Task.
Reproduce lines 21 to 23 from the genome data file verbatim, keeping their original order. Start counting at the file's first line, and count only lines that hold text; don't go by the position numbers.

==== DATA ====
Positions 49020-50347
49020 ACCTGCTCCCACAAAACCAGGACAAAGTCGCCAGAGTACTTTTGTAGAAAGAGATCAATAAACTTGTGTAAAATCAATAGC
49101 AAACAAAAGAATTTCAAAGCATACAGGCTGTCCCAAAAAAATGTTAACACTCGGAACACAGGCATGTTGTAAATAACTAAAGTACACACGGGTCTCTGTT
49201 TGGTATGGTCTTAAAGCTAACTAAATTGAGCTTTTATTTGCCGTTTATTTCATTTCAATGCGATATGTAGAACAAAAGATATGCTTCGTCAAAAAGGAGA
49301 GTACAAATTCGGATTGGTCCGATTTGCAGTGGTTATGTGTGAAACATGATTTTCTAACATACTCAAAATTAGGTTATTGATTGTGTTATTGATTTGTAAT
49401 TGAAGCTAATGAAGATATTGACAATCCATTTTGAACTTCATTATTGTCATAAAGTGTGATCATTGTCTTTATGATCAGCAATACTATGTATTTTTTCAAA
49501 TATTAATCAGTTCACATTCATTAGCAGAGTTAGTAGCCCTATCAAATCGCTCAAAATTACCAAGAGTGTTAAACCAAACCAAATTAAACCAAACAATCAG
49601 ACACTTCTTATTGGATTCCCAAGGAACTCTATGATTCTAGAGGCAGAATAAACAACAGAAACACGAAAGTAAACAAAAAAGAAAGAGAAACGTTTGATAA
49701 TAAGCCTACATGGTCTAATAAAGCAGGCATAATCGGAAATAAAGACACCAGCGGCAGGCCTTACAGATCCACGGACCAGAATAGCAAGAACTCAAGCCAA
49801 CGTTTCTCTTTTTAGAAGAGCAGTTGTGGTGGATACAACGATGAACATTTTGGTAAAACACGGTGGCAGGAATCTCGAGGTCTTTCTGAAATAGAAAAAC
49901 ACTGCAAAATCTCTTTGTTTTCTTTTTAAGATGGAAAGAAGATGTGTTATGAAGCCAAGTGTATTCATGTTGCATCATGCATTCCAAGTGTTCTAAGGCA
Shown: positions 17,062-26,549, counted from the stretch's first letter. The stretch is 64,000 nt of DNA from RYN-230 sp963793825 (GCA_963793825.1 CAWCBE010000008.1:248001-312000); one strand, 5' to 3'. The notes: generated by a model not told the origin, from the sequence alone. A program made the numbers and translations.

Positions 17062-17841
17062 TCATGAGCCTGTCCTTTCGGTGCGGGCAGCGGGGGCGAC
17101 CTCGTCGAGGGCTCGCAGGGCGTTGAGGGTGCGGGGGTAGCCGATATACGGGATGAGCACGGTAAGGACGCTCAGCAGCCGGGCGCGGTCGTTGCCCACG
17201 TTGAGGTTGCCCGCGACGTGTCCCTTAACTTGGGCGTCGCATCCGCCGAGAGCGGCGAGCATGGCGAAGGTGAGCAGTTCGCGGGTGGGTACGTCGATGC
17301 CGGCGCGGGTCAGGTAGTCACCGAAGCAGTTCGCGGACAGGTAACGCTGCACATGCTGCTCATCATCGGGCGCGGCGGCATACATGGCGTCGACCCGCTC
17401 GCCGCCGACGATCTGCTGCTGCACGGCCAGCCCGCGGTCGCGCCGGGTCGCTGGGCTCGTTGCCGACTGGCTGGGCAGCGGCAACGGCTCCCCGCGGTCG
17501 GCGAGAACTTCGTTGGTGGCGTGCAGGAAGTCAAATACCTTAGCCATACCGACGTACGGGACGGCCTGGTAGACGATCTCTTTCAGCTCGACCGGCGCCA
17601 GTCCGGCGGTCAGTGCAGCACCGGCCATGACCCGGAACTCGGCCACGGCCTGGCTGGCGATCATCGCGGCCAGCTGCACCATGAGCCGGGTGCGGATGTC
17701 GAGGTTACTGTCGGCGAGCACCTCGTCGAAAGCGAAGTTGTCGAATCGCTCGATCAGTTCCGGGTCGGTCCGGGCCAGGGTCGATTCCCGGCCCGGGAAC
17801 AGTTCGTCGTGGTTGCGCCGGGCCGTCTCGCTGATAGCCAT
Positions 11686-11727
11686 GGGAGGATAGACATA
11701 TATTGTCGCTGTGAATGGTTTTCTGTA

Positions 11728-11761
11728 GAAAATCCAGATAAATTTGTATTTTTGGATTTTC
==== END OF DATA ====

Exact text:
17701 GAGGTTACTGTCGGCGAGCACCTCGTCGAAAGCGAAGTTGTCGAATCGCTCGATCAGTTCCGGGTCGGTCCGGGCCAGGGTCGATTCCCGGCCCGGGAAC
17801 AGTTCGTCGTGGTTGCGCCGGGCCGTCTCGCTGATAGCCAT
Positions 11686-11727